Intelligent traffic management: Searching solutions
Intertraffic’s series of technology features continues with a focus on developments in Intelligent Traffic Management. Four major players in the field (from SWARCO, Q-Free, Verra Mobility and Signify) give us their opinions on where the sector is heading – and how they are helping to shape that journey.
Products or solutions
Over the last decade or so the word “solutions” has begun to take over from seemingly archaic terms such as “products”. Innovators no longer create new products, they deliver solutions. The key here, though, is for something to be considered truly a solution it has to actually solve a problem. The global pause caused by the Covid-19 pandemic has, perhaps, enabled companies from every industry to take stock of their offerings and evaluate whether or not they do actually solve a problem and can therefore be considered solutions. Otherwise, it could be said, answers are being created before the question has been asked.
We spoke with four true solution providers to ascertain how they are approaching the so-called ‘new normal’ and how they are tackling some of the transport sector’s most enduring issues in differing ways but with the same end-goal in mind.
Three years ago, SWARCO initiated the largest strategic program in the Group’s history with the inception of MyCity. Initially, a fairly heterogeneous central software portfolio covering a range of mobility domains was migrated into a single platform utilizing cutting-edge architecture and technology stacks. In parallel, over 450 in-depth interviews were held with stakeholders from various domains of mobility in order to gain a deep understanding of their customers’ pain points and technological needs.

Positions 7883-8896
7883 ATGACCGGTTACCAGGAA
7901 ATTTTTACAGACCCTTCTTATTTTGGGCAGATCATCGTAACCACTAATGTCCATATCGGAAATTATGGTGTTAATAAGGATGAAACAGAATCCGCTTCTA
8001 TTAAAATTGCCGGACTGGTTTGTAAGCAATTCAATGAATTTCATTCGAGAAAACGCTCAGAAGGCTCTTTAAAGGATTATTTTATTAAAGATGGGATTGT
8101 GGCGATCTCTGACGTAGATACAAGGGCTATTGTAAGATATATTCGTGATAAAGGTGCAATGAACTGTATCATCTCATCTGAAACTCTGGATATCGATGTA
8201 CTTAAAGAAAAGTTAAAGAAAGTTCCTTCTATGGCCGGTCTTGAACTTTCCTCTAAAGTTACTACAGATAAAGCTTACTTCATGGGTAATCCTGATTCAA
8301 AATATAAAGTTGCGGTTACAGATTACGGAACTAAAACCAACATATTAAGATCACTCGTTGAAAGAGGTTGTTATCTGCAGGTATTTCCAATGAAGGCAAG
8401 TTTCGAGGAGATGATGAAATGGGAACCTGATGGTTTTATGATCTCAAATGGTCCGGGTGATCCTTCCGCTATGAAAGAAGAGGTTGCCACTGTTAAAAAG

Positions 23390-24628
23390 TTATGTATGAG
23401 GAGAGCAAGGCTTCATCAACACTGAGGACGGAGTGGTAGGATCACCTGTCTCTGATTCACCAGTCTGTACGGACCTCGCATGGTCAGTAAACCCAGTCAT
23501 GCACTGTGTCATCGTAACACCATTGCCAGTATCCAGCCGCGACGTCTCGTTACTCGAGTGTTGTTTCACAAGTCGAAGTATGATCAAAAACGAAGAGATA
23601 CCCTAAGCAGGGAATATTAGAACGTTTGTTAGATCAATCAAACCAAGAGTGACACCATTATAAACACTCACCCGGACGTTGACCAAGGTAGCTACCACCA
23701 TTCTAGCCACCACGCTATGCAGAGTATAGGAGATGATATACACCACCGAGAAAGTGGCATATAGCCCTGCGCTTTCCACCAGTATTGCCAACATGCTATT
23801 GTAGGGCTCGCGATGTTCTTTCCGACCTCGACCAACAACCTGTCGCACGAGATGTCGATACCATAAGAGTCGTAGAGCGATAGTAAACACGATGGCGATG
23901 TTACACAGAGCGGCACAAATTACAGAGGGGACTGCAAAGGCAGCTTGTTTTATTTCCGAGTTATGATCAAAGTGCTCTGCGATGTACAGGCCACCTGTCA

“This data served and continues to serve as the heaviest weighted data point when it comes to planning our roadmap,” says Niko Stieldorf, Global Business Development Manager, Software Platforms, with SWARCO in Berlin. “The result is a platform which convinces through its modern look & feel delivering the feature-richness of a multitude of our proven legacy software products and new features with the single aim to solving our customers’ most critical pain points in the world of urban mobility management. With our customer-centric approach and modularity we seem to meet clients specific budgetary, hosting, and functional requirements.”
So let’s revert to the initial question that is at the heart of this article: what problem does it solve?
“MyCity offers answers to obvious critical urban pain points such as air pollution, multi-modality, the emergence of connected and autonomous vehicles, or resource shortages within the traffic department,” replies Stieldorf.